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UBC Theses and Dissertations

Fiber orientation in a headbox Zhang, Xun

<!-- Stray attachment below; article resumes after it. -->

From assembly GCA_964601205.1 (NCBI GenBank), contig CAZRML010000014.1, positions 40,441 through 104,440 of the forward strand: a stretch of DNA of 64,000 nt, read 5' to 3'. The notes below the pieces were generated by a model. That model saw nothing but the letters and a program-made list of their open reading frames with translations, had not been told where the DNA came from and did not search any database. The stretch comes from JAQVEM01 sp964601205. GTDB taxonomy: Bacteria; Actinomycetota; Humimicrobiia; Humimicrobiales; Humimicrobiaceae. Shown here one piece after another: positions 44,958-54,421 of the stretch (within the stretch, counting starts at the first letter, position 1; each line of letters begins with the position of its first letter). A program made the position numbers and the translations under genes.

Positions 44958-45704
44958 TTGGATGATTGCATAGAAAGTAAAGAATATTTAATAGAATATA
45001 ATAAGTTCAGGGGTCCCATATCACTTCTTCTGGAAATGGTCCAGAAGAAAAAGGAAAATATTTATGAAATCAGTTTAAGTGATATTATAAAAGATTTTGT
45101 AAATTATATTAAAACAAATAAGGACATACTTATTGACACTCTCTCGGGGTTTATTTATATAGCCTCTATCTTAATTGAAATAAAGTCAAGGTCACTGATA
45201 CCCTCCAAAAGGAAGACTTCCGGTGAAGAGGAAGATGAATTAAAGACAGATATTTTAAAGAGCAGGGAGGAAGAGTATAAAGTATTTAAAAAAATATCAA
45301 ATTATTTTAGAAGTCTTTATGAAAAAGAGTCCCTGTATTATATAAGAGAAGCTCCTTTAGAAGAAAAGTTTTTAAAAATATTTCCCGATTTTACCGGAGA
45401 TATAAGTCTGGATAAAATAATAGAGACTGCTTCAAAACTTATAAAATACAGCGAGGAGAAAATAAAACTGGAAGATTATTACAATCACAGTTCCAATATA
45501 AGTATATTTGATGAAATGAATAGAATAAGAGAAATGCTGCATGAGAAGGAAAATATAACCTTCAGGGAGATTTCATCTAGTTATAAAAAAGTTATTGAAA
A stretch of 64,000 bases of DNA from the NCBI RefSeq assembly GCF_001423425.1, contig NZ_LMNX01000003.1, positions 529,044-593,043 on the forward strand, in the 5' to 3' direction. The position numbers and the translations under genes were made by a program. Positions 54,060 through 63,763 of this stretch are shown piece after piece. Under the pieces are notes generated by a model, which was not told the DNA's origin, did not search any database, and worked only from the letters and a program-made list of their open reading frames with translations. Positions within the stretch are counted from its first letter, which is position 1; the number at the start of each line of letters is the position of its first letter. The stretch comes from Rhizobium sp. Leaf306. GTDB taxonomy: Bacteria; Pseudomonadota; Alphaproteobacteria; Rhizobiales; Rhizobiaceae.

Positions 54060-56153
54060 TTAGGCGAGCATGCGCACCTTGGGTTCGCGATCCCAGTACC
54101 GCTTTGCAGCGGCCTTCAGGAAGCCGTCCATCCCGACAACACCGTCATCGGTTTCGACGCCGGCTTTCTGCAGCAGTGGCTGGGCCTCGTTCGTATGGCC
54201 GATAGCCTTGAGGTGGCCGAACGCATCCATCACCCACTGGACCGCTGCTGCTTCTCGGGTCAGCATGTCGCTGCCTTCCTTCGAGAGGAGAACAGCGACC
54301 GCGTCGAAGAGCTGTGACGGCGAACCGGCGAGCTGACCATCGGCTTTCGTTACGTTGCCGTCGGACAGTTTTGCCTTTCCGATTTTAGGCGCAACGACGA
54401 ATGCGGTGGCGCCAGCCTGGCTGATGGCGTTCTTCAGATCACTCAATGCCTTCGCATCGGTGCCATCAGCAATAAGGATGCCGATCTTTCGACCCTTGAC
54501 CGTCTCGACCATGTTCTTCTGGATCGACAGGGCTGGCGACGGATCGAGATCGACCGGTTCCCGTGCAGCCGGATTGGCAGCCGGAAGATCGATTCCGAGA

The prediction of fiber orientation is a critical parameter for papermakers who wish to control the quality of their paper products. The wet end processes, especially the headbox and the drainage stage on the forming wire, play important roles in determining the fiber orientation characteristics. The current thesis is focused on the headbox flow effect on fiber orientation. It summarizes a mathematical method, which has been developed by other researchers, for predicting the orientation of rigid fibers in dilute suspensions. This method, composed of a turbulent flow simulation model and a fiber motion model, has been applied to predict fiber motion in a headbox. To validate the method, experiments have been conducted by measuring the orientation of dyed nylon fibers moving in a pilot plexiglass headbox. Comparison of experiments and the present numerical simulations of the fiber orientation shows that the simulation method proposed can predict the trend of the statistical orientation distribution of dilute suspensions in headboxes, although there exists obvious deviations between the simulations and experiments. The fibers are seen to be more strongly oriented by the predictions than is observed in the experiments. The anisotropy of the fiber orientation in the headbox flow is caused not only by the mean flow field characteristics, but also by the turbulence characteristics, and the explicit effects of the turbulence are not yet included in the predictions. The simulation method is applied to predict fiber orientations for different headbox geometry, fiber aspect ratio and flow rate. From the prediction method, using only the mean flow effects, a larger contraction ratio is found to produce more concentrated fiber orientation in the flow direction at the exit of the headbox. The channel length, the flow velocity and the fiber aspect ratio within the range of study have little influence on the fiber orientation properties.

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